It seems like forever since last we spoke.

The world is now a different place. Soundgarden got back together without Chris Cornell, which is the grunge equivalent of Double Stuf Oreos without the Double Stuf. Craig Owens debuted his 36th side-project, Isles & Glaciers, at AP's South By Southwest party. And I'm not even gonna get into the mind-boggling changes that went on over the past two episodes of Lost.

But instead of focusing on current and potentially relevant goings-on with this particular blog, I'm gonna take it back to October 2008-era Tim Karan blogs.

Translation: I'm mostly gonna talk about myself.

What can I say? I'm devastatingly interesting. 400 Twitter followers can't be wrong.

But here's the pretense under which I'll provide my masturbatory account of the past couple weeks: I went to the aforementioned South By Southwest festival in Austin, Texas. Even if you followed my informative and occasionally drunken updates from the road, I figured I'd let you guys know how it went in increments larger than 140 characters.

So here's the thing about SXSW.

Although it's a four-day booze and music fest for most of the people stumbling to the nearest Fake Problems performance, if you're an industry-type (which I'm told I'm supposed to be), SXSW isn't really that different from an orthodontists convention at the Atlantic City Sheraton And Conference Center. But instead of talking about synergy next to exhibits on cutting edge bonding adhesives, we go talk about synergy next to a Jaguar Love show.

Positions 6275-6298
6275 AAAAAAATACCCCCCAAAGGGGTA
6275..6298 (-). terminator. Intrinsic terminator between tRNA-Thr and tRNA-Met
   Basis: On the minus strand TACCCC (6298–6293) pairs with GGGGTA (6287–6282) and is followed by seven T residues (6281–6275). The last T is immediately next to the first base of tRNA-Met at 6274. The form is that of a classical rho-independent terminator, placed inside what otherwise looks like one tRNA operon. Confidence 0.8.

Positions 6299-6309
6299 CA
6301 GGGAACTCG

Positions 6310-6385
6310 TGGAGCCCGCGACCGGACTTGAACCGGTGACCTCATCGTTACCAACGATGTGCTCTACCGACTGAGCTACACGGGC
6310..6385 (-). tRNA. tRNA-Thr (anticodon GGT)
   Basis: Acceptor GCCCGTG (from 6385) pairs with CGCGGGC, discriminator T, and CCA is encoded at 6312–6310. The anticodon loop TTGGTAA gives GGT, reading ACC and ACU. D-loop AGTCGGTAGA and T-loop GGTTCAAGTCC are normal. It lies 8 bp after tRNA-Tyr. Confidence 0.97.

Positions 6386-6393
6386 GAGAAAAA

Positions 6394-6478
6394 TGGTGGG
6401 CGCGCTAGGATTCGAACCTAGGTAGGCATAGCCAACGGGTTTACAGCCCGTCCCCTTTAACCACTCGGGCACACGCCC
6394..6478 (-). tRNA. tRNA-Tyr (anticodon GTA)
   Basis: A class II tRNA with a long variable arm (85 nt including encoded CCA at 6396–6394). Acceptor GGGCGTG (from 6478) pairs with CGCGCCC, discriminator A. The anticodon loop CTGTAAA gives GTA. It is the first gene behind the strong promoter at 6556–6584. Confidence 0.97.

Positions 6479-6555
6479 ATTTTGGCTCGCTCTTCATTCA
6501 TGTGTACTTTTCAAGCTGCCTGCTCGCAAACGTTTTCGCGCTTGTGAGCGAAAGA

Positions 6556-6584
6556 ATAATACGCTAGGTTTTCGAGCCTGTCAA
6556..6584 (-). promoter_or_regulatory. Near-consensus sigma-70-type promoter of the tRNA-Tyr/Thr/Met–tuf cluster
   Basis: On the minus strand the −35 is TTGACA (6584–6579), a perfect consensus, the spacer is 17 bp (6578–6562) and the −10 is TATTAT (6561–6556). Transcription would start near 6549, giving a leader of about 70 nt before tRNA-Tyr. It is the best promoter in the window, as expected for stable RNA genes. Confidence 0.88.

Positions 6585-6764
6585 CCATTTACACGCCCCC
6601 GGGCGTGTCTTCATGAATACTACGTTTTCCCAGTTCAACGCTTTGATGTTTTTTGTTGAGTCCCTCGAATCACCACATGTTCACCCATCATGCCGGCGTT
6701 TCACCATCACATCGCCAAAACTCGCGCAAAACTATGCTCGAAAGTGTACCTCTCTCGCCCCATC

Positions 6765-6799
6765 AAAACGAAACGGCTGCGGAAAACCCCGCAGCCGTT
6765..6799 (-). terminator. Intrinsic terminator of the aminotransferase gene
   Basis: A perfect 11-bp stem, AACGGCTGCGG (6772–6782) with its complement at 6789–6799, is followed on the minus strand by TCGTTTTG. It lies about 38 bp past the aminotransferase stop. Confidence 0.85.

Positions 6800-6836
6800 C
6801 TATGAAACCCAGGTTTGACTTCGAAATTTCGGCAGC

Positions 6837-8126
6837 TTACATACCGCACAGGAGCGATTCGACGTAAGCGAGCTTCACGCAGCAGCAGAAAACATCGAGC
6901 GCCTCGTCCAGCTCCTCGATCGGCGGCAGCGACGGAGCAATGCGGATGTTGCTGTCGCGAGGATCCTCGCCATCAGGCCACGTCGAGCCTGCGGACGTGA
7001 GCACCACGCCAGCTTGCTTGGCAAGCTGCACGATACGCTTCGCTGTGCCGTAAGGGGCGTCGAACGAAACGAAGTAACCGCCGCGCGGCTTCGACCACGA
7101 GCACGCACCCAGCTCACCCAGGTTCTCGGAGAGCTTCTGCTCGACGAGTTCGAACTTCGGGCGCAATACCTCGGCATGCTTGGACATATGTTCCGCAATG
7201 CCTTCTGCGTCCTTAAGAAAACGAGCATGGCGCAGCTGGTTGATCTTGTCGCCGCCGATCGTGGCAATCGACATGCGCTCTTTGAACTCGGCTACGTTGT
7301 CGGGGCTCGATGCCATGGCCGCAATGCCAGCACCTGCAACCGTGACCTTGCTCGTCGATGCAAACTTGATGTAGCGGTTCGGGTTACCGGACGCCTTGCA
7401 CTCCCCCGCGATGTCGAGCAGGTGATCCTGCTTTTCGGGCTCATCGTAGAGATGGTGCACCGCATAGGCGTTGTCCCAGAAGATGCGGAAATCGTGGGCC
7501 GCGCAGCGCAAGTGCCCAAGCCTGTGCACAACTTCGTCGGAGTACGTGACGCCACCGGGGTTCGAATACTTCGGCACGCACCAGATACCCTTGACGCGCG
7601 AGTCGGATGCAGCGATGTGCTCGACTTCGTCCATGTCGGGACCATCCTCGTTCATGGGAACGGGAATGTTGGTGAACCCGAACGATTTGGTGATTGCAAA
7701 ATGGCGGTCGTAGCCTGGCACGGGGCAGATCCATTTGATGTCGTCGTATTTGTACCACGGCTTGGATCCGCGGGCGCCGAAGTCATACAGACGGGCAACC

This was actually my first time at South By Southwest, and let me tell ya: The first thing anyone thinking of going needs is two gratuitously padded pairs of comfortable shoes. Everybody warned me ahead of time, but nobody could've prepared me for the searing pain of four days on your feet. By Day 2, I'd worn a hole in the bottom of my left shoe like I was a damn Charles Dickens character.

I felt like I was dying from the feet up.

But I still managed to see and do some pretty sweet stuff.

HANDS-DOWN BEST REAL SHOW: Manchester Orchestra @ Radio Room Patio.

If you pull out your issue of AP 250 and flip to page 109, you'll see the lead review I wrote on Manchester's upcoming album. I won't ruin the surprise for you, but let's just say I like it. Anyway, I was a few rows back for the show, standing on uneven, loose gravel. But it was without a doubt, an amazing set. They played nothing but new songs (of which you'll see I'm quite the fan) and their stage presence was effing insane. Have you ever seen keyboardist Chris Freeman onstage? Dude's playing air guitar, pulling his shirt over his head and smoking the whole time. And, to top it off, the encore was a slowed down, hoed-down version of the theme song from The Fresh Prince.

HANDS-DOWN BEST UNREAL SHOW: Silversun Pickups, Metallica, DJ Shadow @ Stubb's.

First of all, these were three big check marks that had been absent on my list of acts I need to see before the 2012 Armageddon. Now I got 'em all. Metallica playing SXSW is kind of like U2 playing the Baldwin County Strawberry Festival. It was a "secret" show that leaked out the week before the festival, but it was probably the most difficult show to get into. I was able to rely on mover/shaker Scott Heisel to snag us photo passes that didn't allow us to take photos, but did allow us get in. And that was all we needed to maneuver our way straight to the front barricade. Now, I'm one of those guys who refuses to wear earplugs to shows even though I'm almost assured not to have any hearing by the time I'm 33. And I tried it for Metallica. During soundcheck, I literally lost 19% of my brain function. Believe you me. That's a serious amount for me to lose.